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How to Start Speech in English

Many individuals confuse a presentation with a speech. But let's suppose that talking is the only component of a speech. There is almost minimal audience participation, and no visual aids (such as slides) are used. 

Getting ready to give a speech 

Preparation and planning are the keys to success when giving a speech. It's not like you're going to be caught at the last minute and asked to deliver a speech at someone's wedding. You should make excellent use of the time you have to get ready.  When delivering a speech, it is crucial to immediately engage the audience and maintain their interest.   Stories are a great tool for accomplishing this goal. 

Your time spent preparing should consequently be split in two different directions: 

  • to determine your speech's key takeaway, which should be clear and uncomplicated; 
  • to collect four or five anecdotes that serve as examples. 

If you have trouble with any of these, you can turn to an informative speech writing service and ask professional writers for help. They will  provide you with some materials on speech writing, books, essays, and videos to make things easier. What’s more, they can write a sample speech for you, so you can learn from it. 

Imagine you have been asked to give the best man's speech at a friend's wedding. Your speech's main point should be on what a great guy your pal is and how happy you are for him and his wife. The next step is to pick two or three entertaining anecdotes that serve as examples of this concept while also keeping the audience engaged and laughing.

It's the same concept for a funeral or memorial service. Talk to close friends and relatives to come up with two or three memories that perfectly capture the essence of the person you will be memorializing. This is meant as a tribute, not as a biography. 

Drafting Your Speech 

The next stage, after gathering information, is to organize it. 

Speeches must be organized thoroughly. They need to be complete with an introduction, body, and conclusion. It's important to hook readers from the beginning, keep their attention throughout, and wrap things up properly. 

Having something to build the rest of your speech around may be really useful. Possible "hooks" for a wedding speech are significant events that occurred that day, or the bride's or groom's initials. 

Stick to the basics. The maximum number of points or storylines is three. You need to get your point through, therefore simplify your writing. 

It's also important to avoid becoming offensive to other people.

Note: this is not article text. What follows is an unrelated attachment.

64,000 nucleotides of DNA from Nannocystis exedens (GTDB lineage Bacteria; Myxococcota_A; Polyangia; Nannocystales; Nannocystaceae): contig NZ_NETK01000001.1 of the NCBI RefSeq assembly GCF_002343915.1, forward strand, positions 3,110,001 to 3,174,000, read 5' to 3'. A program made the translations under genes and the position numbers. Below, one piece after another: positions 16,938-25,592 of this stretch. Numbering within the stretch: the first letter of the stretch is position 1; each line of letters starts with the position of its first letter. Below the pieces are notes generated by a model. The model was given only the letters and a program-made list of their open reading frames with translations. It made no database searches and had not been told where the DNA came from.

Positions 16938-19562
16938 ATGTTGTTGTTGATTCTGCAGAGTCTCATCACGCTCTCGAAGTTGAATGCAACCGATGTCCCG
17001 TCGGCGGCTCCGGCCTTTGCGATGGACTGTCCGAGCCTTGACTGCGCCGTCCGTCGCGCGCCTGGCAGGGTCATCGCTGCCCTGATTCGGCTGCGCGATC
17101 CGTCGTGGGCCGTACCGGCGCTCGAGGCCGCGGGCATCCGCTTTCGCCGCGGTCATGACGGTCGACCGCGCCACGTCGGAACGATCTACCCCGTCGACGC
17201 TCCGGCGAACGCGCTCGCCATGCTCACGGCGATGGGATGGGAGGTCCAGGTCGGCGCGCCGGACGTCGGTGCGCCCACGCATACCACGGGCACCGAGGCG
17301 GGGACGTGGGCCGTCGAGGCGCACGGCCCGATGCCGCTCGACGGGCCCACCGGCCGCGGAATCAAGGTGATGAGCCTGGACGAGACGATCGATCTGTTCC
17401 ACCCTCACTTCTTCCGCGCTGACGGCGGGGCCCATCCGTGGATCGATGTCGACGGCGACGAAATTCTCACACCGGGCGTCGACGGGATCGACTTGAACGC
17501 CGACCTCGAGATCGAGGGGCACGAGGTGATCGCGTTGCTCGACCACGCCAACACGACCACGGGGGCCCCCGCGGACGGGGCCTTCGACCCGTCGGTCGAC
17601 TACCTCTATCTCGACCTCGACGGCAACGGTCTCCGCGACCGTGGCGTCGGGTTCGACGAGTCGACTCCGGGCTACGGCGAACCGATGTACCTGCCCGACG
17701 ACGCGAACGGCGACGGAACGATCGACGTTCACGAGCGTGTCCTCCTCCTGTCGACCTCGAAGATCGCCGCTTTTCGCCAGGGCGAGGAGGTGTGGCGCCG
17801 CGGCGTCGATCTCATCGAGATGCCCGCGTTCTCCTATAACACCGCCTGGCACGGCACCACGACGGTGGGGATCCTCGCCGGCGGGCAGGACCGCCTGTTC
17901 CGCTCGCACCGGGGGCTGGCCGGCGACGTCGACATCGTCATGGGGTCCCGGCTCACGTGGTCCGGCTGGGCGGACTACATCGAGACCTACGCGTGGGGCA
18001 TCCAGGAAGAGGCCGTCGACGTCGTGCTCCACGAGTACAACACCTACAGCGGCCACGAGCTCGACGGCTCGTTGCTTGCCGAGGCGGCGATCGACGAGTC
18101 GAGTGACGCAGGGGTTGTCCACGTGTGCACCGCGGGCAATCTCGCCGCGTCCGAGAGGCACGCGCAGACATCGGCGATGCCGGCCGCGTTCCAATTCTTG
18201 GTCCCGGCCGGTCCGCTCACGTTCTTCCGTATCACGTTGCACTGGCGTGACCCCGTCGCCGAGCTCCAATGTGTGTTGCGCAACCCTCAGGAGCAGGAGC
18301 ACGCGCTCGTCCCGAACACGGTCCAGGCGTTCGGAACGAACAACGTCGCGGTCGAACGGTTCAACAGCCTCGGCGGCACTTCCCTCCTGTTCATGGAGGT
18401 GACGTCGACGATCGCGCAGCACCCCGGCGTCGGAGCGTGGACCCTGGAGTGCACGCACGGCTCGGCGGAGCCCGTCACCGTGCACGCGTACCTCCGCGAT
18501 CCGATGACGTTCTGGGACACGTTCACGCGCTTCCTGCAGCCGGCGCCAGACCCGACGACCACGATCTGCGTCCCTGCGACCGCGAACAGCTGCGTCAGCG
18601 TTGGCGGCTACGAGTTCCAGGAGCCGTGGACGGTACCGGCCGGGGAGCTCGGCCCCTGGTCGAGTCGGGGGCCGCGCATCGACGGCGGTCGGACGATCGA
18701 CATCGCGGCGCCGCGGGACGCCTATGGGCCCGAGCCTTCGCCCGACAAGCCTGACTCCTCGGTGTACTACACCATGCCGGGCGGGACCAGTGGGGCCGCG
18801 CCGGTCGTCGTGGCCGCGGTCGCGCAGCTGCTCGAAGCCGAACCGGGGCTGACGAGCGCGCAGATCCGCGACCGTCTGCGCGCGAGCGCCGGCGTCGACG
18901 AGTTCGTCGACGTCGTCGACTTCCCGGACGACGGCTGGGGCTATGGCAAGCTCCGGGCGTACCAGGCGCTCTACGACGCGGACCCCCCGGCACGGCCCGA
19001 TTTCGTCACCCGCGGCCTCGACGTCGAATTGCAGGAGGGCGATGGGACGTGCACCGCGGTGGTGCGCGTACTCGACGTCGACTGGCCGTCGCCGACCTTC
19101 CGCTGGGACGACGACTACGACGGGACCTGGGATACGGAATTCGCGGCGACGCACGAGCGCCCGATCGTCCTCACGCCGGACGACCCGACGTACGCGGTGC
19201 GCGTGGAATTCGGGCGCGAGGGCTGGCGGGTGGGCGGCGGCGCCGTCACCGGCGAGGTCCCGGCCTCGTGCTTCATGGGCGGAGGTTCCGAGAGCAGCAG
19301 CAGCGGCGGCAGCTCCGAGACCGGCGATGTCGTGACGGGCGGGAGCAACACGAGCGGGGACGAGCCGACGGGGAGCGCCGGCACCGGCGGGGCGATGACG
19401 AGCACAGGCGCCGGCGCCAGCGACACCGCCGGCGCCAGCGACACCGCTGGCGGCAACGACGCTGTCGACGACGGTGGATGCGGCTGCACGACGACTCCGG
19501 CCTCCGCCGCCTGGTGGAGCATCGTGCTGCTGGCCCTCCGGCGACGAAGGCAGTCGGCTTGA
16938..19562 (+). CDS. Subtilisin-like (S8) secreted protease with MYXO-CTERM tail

So now we get to the second major point. As with any sort of speech, you need to consider who will be hearing your words. 

The story of how your friend stripped down to nothing and was discovered by the police in a vulnerable situation with a statue in a fountain may go down well with the rugby team. It's possible the bride's mom won't find it humorous at all. 

As a general rule, if in doubt, don't include it. 

You should see John Cleese deliver his eulogy to Graham Chapman if you can take the humor (and little profanity) in it. 

A strong ending is essential. Easy enough: just raise a glass to the happy couple or the maids of honor. However, this is a valid argument to make in any type of public address. 

Warning: only the most seasoned storytellers should attempt to tell a story without at least a few notes. 

However, you should certainly write down your entire speech if this is your first time doing so. Reading it word by word will make it seem awkward, so try to improvise. 

Aim for five to seven minutes at the most, but no more than 10, when delivering a speech. 

Planning and Rehearsing Your Speech 

Watch the following when doing so: 

  • parts of your speech that are difficult to say, either because of the subject matter or the language you're using;
  • when your audience's eyes glaze over, they start to feel bored, or they start to move in their chairs. 

Think about changing these parts, getting rid of the first and reworking the second until you're satisfied with the completeness of the words and the clarity of the thoughts being conveyed. 

Presenting Your Speech: On the Actual Day 

The most crucial guideline is that you should just be yourself. So that you may feel confident and at ease with what you're about to say, it's essential to practice ahead of time. Just as you would in a presentation, be sure to make eye contact and smile frequently during the conversation. 

You may use your pre-performance anxiety to your advantage by focusing on your breathing and seeing the rush of adrenaline as a boost to your effectiveness. 

Be sure to talk properly and gently. Even at funerals and weddings, you probably won't have a microphone, so practice speaking loudly and clearly so that everyone can hear you from wherever they are seated. This can be facilitated by slowing down your speech. 

You should also be ready to adjust your style somewhat on the fly. For instance, if your first few jokes don't quite land, you might want to consider glossing over the rest or perhaps skipping them altogether. If you feel like you're losing people's attention or going on for much longer than you intended, you should probably shorten your narrative telling. 

It's true that no one has ever complained about a speech being too brief, but there are plenty of examples of people being unhappy with lengthy speeches.


 

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